David Aaron Gray

"Don't believe everything 
you hear on the radio"
- Charles Foster Kane


Thoughts on the Phony, Fascinating and Forgotten Issues of Yesterday and Today

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The Rest of the Best Comebacks in History (#s 7-25)

Posted by davidaarongray on April 13, 2013 at 6:20 AM Comments comments (0)

For those of you keeping score at home, the story of General William T. Sherman was my pick for the 6th best comeback in history. 

Instead of writing a lengthy piece on each of the remaining comeback stories, I decided to simply list them below. Most (if not all) of the individuals listed from #7 - #25 (along with their stories of redemption) should be fairly familiar.


First a quick recap of #1 - #6:

1) Napoleon Bonaparte (Em...

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More Historical Myths

Posted by davidaarongray on February 15, 2013 at 2:25 PM Comments comments (0)
The United States did NOT Declare its Independence from Great Britain on July 4th, 1776

On July 3, 1776, John Adams wrote a letter to his wife Abigail with this prediction:

"The Second of July, 1776, will be the most memorable Epocha, in the History of America. I am apt to believ...

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'War is Hell' - Second Acts in Life and the Art of the Comeback, cont'd

Posted by davidaarongray on February 7, 2013 at 12:30 PM

6) William Tecumseh Sherman (Union General during American Civil War)

Since the end of the Civil War in 1865, military historians have come to regard the service of General Sherman as one of the most accomplished and talented of any military officer of the United States. Besides being instrumental in securing Union victory through his famous doctri...

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What does Shawshank Redemption have in common with Lindsay Lohan, Casper the Friendly Ghost, and the Scariest Clown in History?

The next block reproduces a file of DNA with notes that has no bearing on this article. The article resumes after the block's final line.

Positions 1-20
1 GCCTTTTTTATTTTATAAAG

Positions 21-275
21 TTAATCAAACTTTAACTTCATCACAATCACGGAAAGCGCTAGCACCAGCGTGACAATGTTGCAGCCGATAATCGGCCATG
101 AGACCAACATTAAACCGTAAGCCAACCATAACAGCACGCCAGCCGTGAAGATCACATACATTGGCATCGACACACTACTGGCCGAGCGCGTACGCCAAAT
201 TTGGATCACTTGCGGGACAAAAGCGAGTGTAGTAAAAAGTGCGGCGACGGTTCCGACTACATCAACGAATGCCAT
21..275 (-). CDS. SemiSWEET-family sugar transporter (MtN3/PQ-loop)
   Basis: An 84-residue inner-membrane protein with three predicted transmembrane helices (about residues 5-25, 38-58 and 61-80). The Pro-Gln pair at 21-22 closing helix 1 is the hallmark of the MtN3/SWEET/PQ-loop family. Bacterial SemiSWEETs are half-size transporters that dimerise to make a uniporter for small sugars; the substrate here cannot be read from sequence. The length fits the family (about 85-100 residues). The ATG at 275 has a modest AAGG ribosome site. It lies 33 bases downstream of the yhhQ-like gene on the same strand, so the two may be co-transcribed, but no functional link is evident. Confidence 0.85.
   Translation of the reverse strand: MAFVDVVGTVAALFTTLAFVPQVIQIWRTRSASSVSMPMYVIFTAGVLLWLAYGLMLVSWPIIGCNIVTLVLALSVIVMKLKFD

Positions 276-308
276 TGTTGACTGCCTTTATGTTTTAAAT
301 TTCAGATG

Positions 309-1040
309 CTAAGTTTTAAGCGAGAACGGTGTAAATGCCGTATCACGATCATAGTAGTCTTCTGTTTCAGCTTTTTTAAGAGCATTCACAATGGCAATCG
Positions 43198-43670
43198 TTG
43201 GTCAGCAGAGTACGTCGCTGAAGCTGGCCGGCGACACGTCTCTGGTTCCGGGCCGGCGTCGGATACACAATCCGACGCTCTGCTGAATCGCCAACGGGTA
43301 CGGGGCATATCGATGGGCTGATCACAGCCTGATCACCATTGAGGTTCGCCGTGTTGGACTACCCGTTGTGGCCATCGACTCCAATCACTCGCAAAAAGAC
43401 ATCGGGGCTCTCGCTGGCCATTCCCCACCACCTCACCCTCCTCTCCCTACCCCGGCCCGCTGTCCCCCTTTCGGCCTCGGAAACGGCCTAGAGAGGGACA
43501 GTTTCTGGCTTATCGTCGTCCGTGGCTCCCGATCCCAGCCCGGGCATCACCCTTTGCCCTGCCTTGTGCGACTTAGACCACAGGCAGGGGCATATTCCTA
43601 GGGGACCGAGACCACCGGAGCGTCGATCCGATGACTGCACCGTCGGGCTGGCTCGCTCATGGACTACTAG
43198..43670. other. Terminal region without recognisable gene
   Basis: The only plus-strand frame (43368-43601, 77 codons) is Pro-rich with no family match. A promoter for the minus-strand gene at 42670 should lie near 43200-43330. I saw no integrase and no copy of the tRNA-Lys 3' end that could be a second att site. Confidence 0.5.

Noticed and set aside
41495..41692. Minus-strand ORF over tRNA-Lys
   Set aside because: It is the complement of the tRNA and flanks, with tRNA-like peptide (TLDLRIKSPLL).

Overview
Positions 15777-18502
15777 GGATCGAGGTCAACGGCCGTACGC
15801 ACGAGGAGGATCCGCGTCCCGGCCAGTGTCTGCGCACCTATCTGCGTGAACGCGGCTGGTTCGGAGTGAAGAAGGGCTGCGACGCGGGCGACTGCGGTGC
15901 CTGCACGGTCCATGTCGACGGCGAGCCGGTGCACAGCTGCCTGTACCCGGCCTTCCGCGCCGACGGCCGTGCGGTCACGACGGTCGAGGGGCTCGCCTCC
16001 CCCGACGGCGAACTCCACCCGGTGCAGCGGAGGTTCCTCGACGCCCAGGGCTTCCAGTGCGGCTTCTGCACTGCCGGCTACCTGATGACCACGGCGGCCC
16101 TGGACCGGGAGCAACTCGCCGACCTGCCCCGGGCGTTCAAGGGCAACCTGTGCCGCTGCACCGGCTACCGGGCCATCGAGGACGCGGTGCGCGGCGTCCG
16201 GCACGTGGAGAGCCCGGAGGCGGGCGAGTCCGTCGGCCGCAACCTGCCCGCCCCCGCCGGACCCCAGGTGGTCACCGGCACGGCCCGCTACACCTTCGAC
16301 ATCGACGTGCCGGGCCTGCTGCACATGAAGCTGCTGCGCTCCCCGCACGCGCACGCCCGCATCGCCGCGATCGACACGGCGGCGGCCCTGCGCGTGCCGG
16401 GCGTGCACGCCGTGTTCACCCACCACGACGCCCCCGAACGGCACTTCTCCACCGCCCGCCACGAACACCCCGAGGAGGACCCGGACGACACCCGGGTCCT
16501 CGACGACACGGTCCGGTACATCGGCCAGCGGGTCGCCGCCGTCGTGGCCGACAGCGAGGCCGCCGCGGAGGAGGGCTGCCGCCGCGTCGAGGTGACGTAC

Posted by davidaarongray on February 1, 2013 at 9:10 AM Comments comments (0)

When thinking of an American state that will be the location of your film or story, I bet you could name 44-48 of our United States before you would settle on boring old Maine.

Well, the author behind Shawshank Redemption (as well as countless terrifying tales), Stephen King, chose Maine for the location of virtually all of his well-known works. And i...
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Taking a breather from the top 25: Some Fun Facts about Shawshank

Posted by davidaarongray on January 29, 2013 at 3:20 AM Comments comments (0)

What could have been:

Tom Hanks, Kevin Costner, Tom Cruise, Nicolas Cage, Johnny Depp and Charlie Sheen were all either considered for or directly offered (but subsequently rejected) the part of Andy Dufresne.

Hanks turned it down because he was committed to Forrest Gump. Which, by the way, stole every Oscar from Shawshank that year ...

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To Make it in Prison, it Helps to be a Former Banker: Second Acts in Life and the Art of the Comeback, cont'd

Posted by davidaarongray on January 29, 2013 at 1:15 AM Comments comments (1)

5) Andy Dufresne (Character from The Shawshank Redemption, 1994)


Andy Dufresne (pronounced doo-FRAYN) served as vice president of a Portland, Maine bank; good work for a man as young as him. He was also married to one of Portland’s prized beauty gems and chairman of the prestigious, Snowdon Hills Country Club.

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The Punching Preacher and The Lean Mean Fat-Reducing Grilling Machine: Second Acts in Life and the Art of the Comeback, cont'd